A deputy in Orange County was suspended for three weeks after repeatedly posting videos to TikTok showing her dancing to explicit songs while in her sheriff’s uniform.
Shelby Abramson, 29, who is currently a resource officer, was punished by the Orange County Sheriff’s Office department for ‘unbecoming conduct’, as well as insubordination.
Abramson received a 100-hour suspension for unbecoming conduct and a 20-hour suspension for insubordination.
An investigation was launched earlier in 2021 after the deputy posted multiple videos while wearing a uniform, including at least one with explicit lyrics from a song, Kevin Gates’ ‘Me Too.’
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Abramson has posted videos of herself in uniform with explicit language, including one of the song ‘Me Too’ by Kevin Gates
Shelby Abramson, 29, who is currently a resource officer, was punished by the Orange County Sheriff’s Office department for unbecoming conduct, as well as insubordination
That TikTok has since been deleted, but it has still been captured in news packages.
She also allegedly responded to comments from constituents that chided her for posting to the social media site.
The investigation concluded, ‘Although most of the videos Deputy Abramson posted were benign, some of the audio tracks contained foul language and sexually explicit lyrics.
‘These videos provided an image to the public that placed members of the Orange County Sheriff’s Office in disrepute and do not align with the values of the organization,’ the conclusion continued.
According to ClickOrlando.com, the policy of the Orange County Sheriff’s Office doesn’t allow employees to engage in social media activity that could ‘negatively affect the public perception of the agency.’
The policy also asks employees to refrain from posting ‘agency logos, uniforms, or similar identifying items on personal social media pages.’
Abramson was hired by the Orange County Sheriff’s Office in November 2019 and started posting to TikTok months later.
She began to run into problems in December 2020, when another school resource officer caught Abramson conducting a live stream from an Orange County Sheriff’s Office patrol car while wearing her uniform.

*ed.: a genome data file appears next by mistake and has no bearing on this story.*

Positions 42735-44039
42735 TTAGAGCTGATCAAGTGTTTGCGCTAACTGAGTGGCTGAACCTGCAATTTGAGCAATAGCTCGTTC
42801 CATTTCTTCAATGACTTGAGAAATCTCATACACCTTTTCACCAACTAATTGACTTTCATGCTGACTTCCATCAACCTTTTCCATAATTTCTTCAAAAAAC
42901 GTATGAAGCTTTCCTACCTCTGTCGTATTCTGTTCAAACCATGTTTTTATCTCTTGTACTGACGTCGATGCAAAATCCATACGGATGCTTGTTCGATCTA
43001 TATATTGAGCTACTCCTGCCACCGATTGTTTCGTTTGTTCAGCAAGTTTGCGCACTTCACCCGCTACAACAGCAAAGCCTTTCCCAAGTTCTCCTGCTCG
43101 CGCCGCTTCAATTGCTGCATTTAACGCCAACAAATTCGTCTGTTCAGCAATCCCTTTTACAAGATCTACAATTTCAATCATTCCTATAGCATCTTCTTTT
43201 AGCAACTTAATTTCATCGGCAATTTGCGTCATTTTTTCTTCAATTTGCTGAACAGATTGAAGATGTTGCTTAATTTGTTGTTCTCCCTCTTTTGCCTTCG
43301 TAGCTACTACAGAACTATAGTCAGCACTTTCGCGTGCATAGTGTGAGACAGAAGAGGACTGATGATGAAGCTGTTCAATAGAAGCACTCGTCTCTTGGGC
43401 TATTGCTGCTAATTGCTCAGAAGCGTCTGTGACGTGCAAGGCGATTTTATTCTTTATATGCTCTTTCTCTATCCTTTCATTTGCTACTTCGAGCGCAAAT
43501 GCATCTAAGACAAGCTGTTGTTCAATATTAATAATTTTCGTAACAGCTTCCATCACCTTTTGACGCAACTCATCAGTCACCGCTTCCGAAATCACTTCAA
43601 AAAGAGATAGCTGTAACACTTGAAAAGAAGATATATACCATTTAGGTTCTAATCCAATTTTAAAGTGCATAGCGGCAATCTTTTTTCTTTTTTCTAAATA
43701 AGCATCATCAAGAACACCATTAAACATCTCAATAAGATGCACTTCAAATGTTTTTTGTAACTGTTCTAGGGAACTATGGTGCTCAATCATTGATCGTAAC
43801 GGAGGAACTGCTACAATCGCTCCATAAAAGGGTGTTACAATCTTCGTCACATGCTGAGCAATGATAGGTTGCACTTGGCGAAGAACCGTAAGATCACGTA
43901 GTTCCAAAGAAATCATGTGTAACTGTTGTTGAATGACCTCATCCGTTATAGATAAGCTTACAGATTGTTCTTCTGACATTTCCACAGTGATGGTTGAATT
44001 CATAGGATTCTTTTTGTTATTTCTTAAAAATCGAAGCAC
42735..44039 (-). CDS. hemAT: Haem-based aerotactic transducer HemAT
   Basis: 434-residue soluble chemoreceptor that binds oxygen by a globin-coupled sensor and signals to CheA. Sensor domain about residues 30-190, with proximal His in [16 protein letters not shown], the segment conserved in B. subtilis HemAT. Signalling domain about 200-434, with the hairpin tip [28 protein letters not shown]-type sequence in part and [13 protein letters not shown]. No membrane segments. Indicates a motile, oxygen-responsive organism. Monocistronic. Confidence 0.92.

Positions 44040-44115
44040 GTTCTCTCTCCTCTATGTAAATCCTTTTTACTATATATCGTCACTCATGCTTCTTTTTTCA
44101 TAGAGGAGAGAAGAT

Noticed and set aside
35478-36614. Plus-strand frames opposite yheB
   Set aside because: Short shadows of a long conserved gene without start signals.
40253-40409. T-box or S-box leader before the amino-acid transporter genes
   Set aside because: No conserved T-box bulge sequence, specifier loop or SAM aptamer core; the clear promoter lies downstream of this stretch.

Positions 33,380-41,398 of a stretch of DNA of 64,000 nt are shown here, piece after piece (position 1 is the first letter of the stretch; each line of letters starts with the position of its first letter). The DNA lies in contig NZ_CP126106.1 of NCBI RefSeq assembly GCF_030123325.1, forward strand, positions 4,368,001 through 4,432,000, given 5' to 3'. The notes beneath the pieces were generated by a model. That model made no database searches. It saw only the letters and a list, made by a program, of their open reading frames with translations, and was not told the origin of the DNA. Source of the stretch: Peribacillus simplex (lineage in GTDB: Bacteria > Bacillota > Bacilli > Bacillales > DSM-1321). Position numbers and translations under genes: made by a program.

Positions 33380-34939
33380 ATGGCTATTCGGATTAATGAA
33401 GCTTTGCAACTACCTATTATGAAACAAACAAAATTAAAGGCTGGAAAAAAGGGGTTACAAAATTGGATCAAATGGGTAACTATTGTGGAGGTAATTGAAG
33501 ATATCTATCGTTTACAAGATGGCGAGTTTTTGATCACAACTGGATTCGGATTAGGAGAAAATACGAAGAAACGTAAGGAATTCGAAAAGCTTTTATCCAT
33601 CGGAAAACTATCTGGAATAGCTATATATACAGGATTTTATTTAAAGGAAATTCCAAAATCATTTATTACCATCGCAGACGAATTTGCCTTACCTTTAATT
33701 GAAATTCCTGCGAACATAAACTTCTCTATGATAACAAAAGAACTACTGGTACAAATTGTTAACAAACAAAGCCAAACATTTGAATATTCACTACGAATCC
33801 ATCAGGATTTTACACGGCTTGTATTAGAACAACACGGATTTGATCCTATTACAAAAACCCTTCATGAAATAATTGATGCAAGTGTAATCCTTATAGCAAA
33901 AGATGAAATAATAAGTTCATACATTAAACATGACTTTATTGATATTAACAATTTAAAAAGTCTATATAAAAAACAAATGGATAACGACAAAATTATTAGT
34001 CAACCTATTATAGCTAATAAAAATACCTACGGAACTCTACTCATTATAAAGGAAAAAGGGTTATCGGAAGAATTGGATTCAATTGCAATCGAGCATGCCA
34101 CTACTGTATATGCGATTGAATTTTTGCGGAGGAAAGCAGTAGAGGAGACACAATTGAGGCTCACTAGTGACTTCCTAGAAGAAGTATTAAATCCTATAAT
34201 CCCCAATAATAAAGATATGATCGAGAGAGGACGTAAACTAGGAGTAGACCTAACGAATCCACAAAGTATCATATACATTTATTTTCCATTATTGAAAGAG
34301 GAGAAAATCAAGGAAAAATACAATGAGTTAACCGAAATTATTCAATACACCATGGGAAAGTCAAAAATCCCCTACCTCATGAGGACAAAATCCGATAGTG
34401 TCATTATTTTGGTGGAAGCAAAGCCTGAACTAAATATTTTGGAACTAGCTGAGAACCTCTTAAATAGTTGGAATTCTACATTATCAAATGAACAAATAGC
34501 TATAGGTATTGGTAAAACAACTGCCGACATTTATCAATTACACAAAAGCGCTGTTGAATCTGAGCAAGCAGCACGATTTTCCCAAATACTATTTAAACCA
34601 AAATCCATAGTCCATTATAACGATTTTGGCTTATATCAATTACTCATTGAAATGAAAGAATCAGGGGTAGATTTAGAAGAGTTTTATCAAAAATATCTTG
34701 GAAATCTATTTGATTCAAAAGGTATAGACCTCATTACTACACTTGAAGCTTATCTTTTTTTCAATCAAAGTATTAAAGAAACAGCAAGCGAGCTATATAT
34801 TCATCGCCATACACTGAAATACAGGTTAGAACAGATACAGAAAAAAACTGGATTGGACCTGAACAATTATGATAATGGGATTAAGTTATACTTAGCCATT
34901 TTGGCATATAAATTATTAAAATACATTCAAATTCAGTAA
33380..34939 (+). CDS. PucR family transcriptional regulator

The investigation, which started in January and concluded in mid-April, involving interviewing other employees according to the report, who described the TikTok page as ‘offensive,’ ‘unacceptable,’ and ’embarrassing’
Abramson has also posted videos with messages that could arguably alienate citizens
The punishment doesn’t seem to have affected Abramson’s social media habit as she continued to post after the suspension, with her most recent dancing video coming on May 21
At that point, a supervisor became involved and told Abramson not to live stream to TikTok while on duty.
Several deputies also sent supervisors screenshots from Abramson’s TikTok page, including comments.
One comment showed a back-and-forth Abramson had, where she allegedly replied, ‘I’m glad I can entertain you. I’ll keep dancing for all you Karens.’
A supervisor asked her to delete the video that showed that exchange, which Abramson did, according to a report.
A sergeant later emailed Abramson, saying, ‘I understand the intent may not be malicious, but perception is reality. Please do not let social media be a distraction while on duty, which could jeopardize your safety and the safety of others.’
The supervisor added Abramson should ‘refrain from posting anything that would shed a negative light on your character and the Sheriff’s Office.’
But just three weeks after receiving that email, Abramson posted a video of her dancing on TikTok to Kevin Gates’ ‘Me Too,’ which has sexually explicit lyrics and the F-word multiple times.
The investigation report doesn’t state where that video was taken, but it appeared to be in either an office or a school.
Abramson claims she misinterpreted the email and verbal counseling she had received from supervisors, believing it applied solely to livestreaming.
‘Now looking back, I posted it and I shouldn’t have because of the lyrics,’ Abramson said to investigators.
During the investigation, Abramson told investigators that the videos showed ‘the humanizing [of] the badge… that we are not just this bad guy behind a gun.’
Abramson joined the Orange County Sheriff’s Office in November 2019 and began posting to TikTok shortly after, running into trouble beginning in December 2020
She continued to post to her TikTok account while the investigation was underway.
She also told investigators that she had discussed the social media police with a lieutenant, though that lieutenant did not recall such a conversation.
The investigation, which started in January and concluded in mid-April, involving interviewing other employees according to the report, who described the TikTok page as ‘offensive,’ ‘unacceptable,’ and ’embarrassing.’
Abramson has not commented publicly on the investigation and told ClickOrlando.com that she’s been advised not to speak to the media.
Meanwhile, the punishment doesn’t seem to have affected Abramson’s social media habit as she continued to post after the suspension was levied, with her most recent dancing video coming on May 21.
That video does show her in uniform, though it’s unclear if she was on-duty at the time. Her account has over 80,000 followers.